UnitedHealth bumps Kraft from Dow

The Dow gets less cheesy
The Dow gets less cheesy

Insurer UnitedHealth Group will bump food giant Kraft Foods from the Dow Jones industrial average, the index owners announced Friday.

UnitedHealth (UNH) is the first health insurer in the blue chip index of 30 major stocks, which is considered a snapshot of the nation's diversified economy. The shift will take effect after the close of trading on Friday, Sept. 21.

The index managers said that the decision was prompted by Kraft's decision to spin-off its North American grocery business. The new business will be called Kraft Foods Group, while the remainder of the company will be renamed Mondelez International.

The index managers said its committee "believes that Mondelez's reduced market capitalization and projected lower percentage of revenue generated from the U.S. makes the company less representative of the U.S. large cap market space."

It said it also wanted to reflect the growing importance of health care spending in the index.

The only health care companies now in the index are pharmaceutical companies Merck (MRK) and Pfizer (PFE), along with Johnson & Johnson (JNJ), which in addition to prescription drugs makes medical devices and over-the-counter health care products.

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Kraft (KFT) has only been in the index since 2008, when it replaced insurer American International Group (AIG), which was removed after a federal bailout left the U.S. Treasury with a majority stake in the firm. The index managers said at that time it wanted more representation of the food industry -- McDonald's (MCD) and Coca-Cola (KO) are the only food companies left in the index with this move.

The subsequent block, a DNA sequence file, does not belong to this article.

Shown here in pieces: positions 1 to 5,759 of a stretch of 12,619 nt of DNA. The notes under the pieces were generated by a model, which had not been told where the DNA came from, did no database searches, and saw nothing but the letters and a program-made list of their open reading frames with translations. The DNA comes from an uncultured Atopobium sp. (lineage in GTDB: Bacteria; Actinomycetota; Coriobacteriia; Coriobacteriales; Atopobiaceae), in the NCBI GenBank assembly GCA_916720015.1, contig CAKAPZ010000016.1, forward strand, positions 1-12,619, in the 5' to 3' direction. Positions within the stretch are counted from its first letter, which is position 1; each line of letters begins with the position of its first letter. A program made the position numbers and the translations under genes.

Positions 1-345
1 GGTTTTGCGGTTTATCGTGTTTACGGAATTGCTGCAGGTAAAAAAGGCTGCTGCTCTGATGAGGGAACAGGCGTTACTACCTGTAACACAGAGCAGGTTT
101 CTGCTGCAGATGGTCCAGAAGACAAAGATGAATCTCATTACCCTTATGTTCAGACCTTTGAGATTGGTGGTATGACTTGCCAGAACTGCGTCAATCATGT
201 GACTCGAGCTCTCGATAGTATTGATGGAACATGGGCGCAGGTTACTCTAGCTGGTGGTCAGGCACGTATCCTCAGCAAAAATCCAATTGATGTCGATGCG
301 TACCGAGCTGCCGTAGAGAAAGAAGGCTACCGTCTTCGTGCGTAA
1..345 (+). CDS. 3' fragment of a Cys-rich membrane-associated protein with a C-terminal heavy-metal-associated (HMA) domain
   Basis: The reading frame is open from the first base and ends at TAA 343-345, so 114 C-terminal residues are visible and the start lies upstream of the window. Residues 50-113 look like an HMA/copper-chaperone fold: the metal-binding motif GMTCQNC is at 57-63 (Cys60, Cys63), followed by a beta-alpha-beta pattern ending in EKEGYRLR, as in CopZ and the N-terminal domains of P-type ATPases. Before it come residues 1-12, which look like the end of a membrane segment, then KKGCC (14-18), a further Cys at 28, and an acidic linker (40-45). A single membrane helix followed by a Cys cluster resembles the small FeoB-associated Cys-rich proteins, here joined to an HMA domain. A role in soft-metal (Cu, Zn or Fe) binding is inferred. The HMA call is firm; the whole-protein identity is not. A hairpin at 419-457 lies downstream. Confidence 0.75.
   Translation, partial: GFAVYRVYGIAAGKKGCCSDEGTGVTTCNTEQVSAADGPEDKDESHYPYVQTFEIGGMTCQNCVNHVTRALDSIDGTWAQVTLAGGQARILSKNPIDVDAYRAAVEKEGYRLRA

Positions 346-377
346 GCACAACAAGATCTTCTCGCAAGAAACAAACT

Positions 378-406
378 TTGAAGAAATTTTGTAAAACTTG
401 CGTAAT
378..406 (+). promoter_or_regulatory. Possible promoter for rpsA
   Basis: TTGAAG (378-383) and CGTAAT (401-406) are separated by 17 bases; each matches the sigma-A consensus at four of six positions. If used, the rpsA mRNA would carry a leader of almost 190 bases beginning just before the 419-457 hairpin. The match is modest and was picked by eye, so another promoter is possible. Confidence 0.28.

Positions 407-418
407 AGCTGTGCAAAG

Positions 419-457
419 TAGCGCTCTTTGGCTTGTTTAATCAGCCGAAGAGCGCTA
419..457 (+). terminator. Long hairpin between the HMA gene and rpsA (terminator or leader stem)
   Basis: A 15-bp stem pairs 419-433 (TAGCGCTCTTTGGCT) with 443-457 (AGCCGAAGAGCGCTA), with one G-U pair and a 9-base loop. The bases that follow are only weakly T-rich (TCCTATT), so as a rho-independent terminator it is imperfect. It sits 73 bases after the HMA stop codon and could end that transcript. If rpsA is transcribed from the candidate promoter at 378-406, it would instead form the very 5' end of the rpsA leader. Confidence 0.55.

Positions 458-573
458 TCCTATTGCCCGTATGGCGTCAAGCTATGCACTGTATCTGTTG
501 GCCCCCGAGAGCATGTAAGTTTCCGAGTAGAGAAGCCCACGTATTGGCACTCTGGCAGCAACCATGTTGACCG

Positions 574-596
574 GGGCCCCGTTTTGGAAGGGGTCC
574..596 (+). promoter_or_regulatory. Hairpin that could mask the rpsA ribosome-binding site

There had been calls for Apple (AAPL) to be added to the index, since it has become the most valuable company in U.S. history. But besides the fact that there are already five other tech companies in the index -- IB (IBM)M, Hewlett Packar (HPQ)d, Cisco System (CSCO)s, Inte (INTC)l and Microsof (MSFT)t -- the way that the index is calculated would give extra weight to a company with a high stock price like Apple. It would likely need to split its shares in order to be added to the Dow.

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